Traffic and environmental benefits
Furthermore, by bringing more students onto campus, the university reduces the commuting pressure currently placed on students and the surrounding neighborhoods. More students walking from bed to class means fewer students driving from home to campus.
As it stands today, hundreds of students commute from housing in Prince George’s Plaza alone. Though most of them probably take the Metro, many will undoubtedly drive on occasion, thus adding traffic and pollution to surrounding neighborhoods. Carpooling in a Prius still has a greater environmental impact than walking, which is mankind’s oldest, cheapest, cleanest, quietest, and most universal form of transport.
Economic development benefits
With 1,300 more people within a short walk of Florida Avenue, the new dorms will increase the economic viability of the commercial spaces along LeDroit Park’s southern edge. All of the properties along Florida Avenue are zoned for both residential and commercial use, even though most are solely residences at the moment. In fact a century ago the 400 block of Florida Avenue (across the street from the Post Office) hosted numerous prominent black-owned businesses and doctors’ offices.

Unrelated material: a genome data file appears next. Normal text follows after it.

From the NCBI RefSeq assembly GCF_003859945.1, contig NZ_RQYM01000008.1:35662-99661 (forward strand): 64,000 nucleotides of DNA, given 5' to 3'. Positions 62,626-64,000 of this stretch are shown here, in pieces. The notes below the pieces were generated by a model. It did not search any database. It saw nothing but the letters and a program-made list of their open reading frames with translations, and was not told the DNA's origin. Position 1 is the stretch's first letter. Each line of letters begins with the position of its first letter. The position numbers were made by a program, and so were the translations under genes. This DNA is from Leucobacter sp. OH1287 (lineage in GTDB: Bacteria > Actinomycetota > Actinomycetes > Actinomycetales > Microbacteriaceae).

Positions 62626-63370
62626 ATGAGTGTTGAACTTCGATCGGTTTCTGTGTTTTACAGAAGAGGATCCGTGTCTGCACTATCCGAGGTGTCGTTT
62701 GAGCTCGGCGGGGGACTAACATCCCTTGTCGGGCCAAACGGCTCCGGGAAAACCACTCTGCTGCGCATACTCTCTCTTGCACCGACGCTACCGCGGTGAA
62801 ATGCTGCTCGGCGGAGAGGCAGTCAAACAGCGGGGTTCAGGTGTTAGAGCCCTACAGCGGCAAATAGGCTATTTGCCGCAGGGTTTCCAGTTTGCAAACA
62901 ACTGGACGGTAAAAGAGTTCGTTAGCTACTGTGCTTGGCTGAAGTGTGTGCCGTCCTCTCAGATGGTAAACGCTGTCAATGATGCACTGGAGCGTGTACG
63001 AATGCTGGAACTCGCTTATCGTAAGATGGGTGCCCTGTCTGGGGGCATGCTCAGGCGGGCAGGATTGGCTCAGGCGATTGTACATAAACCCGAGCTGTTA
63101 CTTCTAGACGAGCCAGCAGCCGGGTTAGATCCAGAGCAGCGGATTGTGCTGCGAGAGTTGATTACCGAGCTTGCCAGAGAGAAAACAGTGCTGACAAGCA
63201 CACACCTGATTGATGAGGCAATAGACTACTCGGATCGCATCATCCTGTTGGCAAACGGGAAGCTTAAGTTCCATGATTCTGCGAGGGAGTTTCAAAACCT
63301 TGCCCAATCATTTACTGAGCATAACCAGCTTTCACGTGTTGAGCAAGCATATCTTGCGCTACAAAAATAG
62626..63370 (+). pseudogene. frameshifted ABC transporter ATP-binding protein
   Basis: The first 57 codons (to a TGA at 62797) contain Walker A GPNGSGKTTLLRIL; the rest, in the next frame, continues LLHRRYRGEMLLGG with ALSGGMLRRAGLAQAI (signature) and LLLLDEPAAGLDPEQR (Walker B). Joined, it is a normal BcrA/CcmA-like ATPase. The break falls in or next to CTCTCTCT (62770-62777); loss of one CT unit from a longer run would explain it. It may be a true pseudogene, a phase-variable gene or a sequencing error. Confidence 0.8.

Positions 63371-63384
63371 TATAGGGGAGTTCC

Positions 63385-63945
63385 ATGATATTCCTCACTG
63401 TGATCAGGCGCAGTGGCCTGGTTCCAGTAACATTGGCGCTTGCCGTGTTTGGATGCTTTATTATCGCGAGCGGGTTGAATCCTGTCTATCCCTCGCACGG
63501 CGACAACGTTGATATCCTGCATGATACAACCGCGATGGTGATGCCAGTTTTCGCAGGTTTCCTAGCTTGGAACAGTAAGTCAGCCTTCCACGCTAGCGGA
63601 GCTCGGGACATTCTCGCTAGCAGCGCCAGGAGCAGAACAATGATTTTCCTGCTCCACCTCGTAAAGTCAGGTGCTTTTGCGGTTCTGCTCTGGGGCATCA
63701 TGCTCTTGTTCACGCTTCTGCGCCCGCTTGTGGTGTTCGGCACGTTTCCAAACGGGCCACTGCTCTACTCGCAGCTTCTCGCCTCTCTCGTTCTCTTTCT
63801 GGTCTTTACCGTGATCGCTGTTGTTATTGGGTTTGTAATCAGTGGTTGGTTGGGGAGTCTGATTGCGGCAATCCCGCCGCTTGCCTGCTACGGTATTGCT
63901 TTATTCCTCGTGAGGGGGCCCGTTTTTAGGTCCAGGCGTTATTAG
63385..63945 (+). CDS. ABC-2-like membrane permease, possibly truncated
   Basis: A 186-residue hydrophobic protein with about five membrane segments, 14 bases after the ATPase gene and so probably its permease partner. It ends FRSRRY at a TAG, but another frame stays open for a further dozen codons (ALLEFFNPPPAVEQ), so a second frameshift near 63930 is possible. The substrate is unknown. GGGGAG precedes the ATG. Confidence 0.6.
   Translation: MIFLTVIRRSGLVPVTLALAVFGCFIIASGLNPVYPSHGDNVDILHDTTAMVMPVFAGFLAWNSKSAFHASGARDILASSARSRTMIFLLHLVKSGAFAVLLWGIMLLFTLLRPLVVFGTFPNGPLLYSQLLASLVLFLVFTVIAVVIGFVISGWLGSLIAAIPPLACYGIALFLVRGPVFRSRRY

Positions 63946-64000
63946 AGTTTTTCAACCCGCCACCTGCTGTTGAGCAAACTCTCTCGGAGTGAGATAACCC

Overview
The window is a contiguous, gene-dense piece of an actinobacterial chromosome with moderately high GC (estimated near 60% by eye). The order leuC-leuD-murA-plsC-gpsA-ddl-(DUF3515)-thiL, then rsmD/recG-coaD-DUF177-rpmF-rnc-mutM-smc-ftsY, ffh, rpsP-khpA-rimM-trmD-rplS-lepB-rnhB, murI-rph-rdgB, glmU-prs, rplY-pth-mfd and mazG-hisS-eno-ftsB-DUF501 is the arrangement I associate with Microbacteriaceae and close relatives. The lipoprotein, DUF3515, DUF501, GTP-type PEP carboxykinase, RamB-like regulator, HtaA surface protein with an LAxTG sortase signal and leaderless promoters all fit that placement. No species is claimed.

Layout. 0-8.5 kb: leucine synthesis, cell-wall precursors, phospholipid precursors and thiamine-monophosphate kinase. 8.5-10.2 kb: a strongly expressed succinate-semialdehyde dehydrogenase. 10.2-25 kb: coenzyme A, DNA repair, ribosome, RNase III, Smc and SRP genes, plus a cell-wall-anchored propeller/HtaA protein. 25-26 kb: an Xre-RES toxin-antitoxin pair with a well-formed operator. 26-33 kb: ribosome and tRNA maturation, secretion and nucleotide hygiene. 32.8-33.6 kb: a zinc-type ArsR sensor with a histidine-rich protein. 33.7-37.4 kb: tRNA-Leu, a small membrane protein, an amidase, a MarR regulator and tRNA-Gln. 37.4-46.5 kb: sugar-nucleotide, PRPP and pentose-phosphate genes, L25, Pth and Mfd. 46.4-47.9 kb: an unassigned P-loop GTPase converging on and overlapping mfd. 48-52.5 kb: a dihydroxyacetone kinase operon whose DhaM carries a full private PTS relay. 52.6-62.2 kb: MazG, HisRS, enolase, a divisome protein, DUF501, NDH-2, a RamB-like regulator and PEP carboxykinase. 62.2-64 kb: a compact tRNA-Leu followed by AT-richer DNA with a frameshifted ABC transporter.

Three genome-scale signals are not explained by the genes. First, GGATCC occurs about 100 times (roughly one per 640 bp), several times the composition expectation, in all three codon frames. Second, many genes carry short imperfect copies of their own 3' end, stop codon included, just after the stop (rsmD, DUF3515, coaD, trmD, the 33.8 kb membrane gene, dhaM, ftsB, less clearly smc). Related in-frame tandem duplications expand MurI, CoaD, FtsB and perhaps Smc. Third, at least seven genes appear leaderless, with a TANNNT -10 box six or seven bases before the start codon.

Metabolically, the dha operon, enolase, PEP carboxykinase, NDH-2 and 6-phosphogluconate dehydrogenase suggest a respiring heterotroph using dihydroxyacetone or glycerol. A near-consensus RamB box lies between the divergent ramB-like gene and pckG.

What do you think? Are you supportive of the university’s desire to add more housing on campus?
Ms. Bennett will present the plan for Freshmen Village to the LeDroit Park Civic Association. The meeting is open to the public and residents are encouraged to attend. The meeting will be at 7 pm on Tuesday, March 22 in the basement of the Florida Avenue Baptist Church (enter through the back at U and Bohrer Streets).
The following is a Washington Times article from 1903. The article explains some of the early history of the neighborhood and even includes three photos, the first of which was misidentified as Fifth Street, though we have actually matched it up with Second Street. We have included a few links to related information.
HOW LE DROIT PARK CAME TO BE ADDED TO THE CITY
Sunday, May 31, 1903
For Many Years the Section of Washington Known by That Name Had Practically Its Separate Government and Had All the Characteristics of a Country Town, Although Plainly Within the Boundary Limits. * * *
In that portion of Florida Avenue between Seventh Street and Eighth Streets northwest where the street cars of the Seventh Street line and the Ninth Street line pass over the same tracks, thousands of passengers are carried every day, and probably but a few if any realize the fact that they are passing over a road older than the organization of the city, a road that dates back to the Revolutionary period— the Bladensburg Road, which connected Georgetown with Bladensburg before the location of the National Capital was determined.
The Map on the Wall.